recently wrote about the New York Post article documenting Citigroup and Bank of America’s recent purchase of Alt-A and ARM mortgage backed securities in anticipation of the public/private partnerships bidding to buy similar assets from such banks:

“This raises serious questions about how the banks are using TARP funds. Instead of stimulating the economy by making new loans, B of A and Citi seem to be spending money to buy up old loans. That’s probably a bet  that the Geithner plan will create renewed demand for MBS.”

Mike Whitney at Global Research assumes the worst – that the banks are betting they will get a higher price when the Geithner plan is implemented:

“Thus begins the next taxpayer-subsidized feeding frenzy featuring all the usual suspects. The race is on to vacuum up as much toxic mortgage paper as possible so it can be dumped on Uncle Sam at a hefty profit. Nice. These are the same miscreants the Obama administration is so dead-set on rescuing. It’s crazy to try to help people who use the cover of a financial crisis to fatten their own bottom line. It’s better to let them sink from their own bad bets.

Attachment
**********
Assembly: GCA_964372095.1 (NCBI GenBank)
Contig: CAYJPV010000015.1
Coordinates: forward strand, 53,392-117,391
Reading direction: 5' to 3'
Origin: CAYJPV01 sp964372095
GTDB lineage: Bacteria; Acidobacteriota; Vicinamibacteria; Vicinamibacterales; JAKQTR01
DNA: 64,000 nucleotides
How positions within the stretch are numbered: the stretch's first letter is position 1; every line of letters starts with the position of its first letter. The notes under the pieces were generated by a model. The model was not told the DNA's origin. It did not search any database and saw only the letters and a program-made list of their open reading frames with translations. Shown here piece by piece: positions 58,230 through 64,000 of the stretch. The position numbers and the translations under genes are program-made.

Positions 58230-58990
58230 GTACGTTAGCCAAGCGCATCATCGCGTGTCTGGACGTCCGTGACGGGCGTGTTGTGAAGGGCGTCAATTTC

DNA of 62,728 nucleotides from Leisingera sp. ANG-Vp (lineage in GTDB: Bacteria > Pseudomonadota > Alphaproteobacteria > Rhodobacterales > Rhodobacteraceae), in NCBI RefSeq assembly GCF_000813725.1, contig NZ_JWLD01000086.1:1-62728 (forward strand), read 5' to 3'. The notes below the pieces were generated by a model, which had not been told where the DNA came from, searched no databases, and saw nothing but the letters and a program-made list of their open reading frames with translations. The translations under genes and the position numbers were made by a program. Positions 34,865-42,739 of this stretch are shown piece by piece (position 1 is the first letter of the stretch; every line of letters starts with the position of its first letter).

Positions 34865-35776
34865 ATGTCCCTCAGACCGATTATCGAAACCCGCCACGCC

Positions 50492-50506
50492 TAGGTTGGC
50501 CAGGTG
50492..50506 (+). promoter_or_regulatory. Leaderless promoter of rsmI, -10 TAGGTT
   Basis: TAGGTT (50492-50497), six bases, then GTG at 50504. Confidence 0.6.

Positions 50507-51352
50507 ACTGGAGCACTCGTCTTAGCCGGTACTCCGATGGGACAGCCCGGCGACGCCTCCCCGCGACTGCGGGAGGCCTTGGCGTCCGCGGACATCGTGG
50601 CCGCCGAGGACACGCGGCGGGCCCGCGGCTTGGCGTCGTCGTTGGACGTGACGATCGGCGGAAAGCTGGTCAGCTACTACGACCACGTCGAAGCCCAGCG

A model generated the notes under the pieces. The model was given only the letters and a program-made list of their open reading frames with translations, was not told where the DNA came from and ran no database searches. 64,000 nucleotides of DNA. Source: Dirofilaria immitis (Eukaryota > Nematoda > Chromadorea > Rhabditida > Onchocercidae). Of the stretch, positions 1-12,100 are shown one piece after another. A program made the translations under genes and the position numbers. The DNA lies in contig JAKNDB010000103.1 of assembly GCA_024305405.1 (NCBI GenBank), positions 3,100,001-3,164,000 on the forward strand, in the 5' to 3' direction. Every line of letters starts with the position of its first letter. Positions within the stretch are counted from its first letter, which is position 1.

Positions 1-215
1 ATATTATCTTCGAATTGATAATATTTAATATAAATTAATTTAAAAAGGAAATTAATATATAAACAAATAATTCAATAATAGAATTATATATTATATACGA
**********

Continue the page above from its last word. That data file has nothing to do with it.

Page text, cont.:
How is it that industry rep Geithner couldn’t see that his latest round of corporate welfare would create incentives for the bank scoundrels to game the system again? Naturally, if the government goes into the business of buying crap-loans from teetering financial institutions, the speculators and snake oil salesmen will follow. And so they have. Citi and B of A are just the first to respond to Geithner’s pigwhistle. Next will be the hedgies and the Private Equity porkers, all nuzzling up to the Treasury’s burgeoning feedbin hoping to sink their teeth into whatever tasty nuggets bob to the top of the trough.”

Regardless of their deeper motivations, there is another, simpler message in the bank’s recent actions to buy these assets – The banks simply believe them to be cheap.  What is the take away for the PIMCO’s, Blackrocks’s and the others bellying up to the Treasury’s free money feedbin? The banks are telling them they will have to pay more than what the banks just paid…likely a price closer to the price the banks are carrying similar assets on their books.  Are they worth what the banks will be asking for them because they have special cheap financing from the government on a non-recourse basis?  One might say “yes” due to the special financing. But wait not so fast!  The banks have special financing too.  What if the banks bought a few extra of these type of assets just so they could sell those (and only those) back to the partnerships?  This does nothing really for the bank’s balance sheets, but … it would provide some example transactions that Geithner and company could point to so that the program could be called a success.